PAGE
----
windshield. Nissan has worked on the aerodynamics to achieve a 0.33 drag co-efficient with the outside mirror shapes, rear roof and side spoilers, and combination rear lights that seem to be all one, smooth piece with the fenders and rear hatch. A concerted effort was made to have the Rogue design be void of any unnecessary cladding or chrome. There is just enough brightwork to play against the body color, which in our case was Cayenne Red.

Driving Experience: Interior

I was immediately impressed with the ease of finding a comfortable seating position thanks to the six-way, leather-appointed, heated power driver’s seat with power lumbar (the front passenger seat is four-way manually adjustable) and the manually adjusted steering column.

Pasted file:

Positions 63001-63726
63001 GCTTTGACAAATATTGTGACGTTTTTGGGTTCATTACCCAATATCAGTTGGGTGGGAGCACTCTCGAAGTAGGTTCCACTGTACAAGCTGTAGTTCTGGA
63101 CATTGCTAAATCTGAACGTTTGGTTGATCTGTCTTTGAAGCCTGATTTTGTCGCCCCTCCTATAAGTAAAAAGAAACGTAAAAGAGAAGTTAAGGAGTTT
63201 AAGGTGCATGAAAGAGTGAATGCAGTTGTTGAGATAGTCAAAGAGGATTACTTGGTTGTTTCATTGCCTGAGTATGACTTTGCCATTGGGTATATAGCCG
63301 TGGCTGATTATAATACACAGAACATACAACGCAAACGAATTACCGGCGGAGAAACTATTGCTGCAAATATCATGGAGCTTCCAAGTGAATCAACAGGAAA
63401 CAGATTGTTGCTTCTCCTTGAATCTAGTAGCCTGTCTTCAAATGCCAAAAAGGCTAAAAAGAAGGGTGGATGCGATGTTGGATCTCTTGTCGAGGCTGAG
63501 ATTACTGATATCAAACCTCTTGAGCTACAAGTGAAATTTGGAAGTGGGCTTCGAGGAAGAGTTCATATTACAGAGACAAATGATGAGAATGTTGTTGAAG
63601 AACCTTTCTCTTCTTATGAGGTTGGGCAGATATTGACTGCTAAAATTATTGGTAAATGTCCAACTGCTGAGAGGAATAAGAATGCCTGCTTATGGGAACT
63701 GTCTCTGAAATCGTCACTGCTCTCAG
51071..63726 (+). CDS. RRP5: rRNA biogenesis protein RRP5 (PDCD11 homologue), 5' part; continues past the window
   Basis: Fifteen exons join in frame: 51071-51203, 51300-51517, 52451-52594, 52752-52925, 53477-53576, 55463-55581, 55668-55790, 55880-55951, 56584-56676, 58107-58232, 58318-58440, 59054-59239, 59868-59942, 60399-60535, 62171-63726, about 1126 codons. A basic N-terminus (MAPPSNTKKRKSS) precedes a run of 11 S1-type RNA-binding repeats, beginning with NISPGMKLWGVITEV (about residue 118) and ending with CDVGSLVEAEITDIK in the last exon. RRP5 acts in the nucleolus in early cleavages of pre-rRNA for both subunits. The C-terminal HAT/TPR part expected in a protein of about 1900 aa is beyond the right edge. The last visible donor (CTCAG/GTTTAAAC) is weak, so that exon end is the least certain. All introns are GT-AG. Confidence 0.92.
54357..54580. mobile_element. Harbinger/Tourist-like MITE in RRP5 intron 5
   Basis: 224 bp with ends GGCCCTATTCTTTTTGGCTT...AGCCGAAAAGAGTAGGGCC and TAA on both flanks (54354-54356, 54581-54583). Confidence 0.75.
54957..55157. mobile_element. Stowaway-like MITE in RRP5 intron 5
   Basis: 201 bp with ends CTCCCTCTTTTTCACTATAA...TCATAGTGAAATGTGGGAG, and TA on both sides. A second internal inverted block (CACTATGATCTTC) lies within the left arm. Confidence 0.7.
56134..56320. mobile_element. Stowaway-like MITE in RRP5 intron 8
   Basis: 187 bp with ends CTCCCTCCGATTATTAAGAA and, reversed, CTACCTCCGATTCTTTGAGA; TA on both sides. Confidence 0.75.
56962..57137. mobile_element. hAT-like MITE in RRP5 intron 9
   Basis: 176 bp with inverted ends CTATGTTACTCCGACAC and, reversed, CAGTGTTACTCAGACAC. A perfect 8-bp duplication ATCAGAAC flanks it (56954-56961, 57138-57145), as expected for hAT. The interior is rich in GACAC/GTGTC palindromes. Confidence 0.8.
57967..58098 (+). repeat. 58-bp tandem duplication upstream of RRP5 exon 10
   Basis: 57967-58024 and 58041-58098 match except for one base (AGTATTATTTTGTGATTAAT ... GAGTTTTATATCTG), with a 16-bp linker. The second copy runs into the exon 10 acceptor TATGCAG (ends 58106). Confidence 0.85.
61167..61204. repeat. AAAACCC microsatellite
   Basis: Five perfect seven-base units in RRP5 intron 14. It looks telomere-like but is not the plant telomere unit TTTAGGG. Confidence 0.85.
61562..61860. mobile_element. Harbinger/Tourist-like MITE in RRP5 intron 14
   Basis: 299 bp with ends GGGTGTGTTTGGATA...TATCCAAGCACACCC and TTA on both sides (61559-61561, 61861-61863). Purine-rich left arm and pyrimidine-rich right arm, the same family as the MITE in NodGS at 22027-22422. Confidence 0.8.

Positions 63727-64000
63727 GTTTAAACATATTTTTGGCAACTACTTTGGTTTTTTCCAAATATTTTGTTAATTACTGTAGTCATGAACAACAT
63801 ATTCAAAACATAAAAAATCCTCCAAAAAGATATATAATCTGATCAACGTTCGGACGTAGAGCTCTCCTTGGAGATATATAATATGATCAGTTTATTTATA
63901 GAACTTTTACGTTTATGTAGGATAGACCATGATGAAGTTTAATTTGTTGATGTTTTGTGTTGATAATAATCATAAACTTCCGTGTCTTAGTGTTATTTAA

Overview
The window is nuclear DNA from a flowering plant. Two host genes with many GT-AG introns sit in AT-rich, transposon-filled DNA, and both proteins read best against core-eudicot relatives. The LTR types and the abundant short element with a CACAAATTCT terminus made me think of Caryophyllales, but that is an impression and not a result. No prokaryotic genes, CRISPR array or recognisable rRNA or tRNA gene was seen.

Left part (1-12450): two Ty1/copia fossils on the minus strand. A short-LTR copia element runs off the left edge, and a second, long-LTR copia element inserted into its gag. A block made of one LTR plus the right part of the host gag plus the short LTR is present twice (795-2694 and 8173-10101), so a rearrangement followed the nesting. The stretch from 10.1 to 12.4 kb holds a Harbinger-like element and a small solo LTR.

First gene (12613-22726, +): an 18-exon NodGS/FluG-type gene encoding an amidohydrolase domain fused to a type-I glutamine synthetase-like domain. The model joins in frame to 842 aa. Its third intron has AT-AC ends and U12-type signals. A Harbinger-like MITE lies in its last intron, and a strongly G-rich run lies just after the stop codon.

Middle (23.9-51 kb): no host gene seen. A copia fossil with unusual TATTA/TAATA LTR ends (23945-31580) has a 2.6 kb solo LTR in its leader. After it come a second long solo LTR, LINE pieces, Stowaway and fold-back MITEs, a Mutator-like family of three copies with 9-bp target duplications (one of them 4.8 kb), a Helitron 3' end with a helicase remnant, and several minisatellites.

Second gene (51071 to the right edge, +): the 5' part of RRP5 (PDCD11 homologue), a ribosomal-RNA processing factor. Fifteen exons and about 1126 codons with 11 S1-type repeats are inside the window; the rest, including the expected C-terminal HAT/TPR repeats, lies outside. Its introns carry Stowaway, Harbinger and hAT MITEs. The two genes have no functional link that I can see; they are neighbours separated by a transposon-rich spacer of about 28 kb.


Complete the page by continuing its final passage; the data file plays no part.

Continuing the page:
Clean Fleet Report’s 2015 Nissan Rogue SL had seating for five adults. If you opt for the S or SV trim levels you can get 7-passenger seating. Nissan’s rear EZ Flex seating system is quite accommodating as the complete three-passenger rear seat slides and reclines, while having a center pass through as part of the folding armrest. Make sure to put the rear seat through its paces when at your dealer. Usually at this point we suggest the rear seat really is only good for two adults, but this isn’t the case with the Rogue. With the rear seat slid-back the full nine inches, rear seat passengers have a very generous 37.9-inches of legroom. Plus with the five-passenger version, Nissan’s Divide-N-Hide Cargo System can create a flat cargo area and, when the rear-most floorboard is lowered, a deep cargo well is created to transport taller objects. You gain access to all this via the power liftgate. It is pretty clear you will not have any issues hauling people or cargo with so many well-thought-out seating and storage options.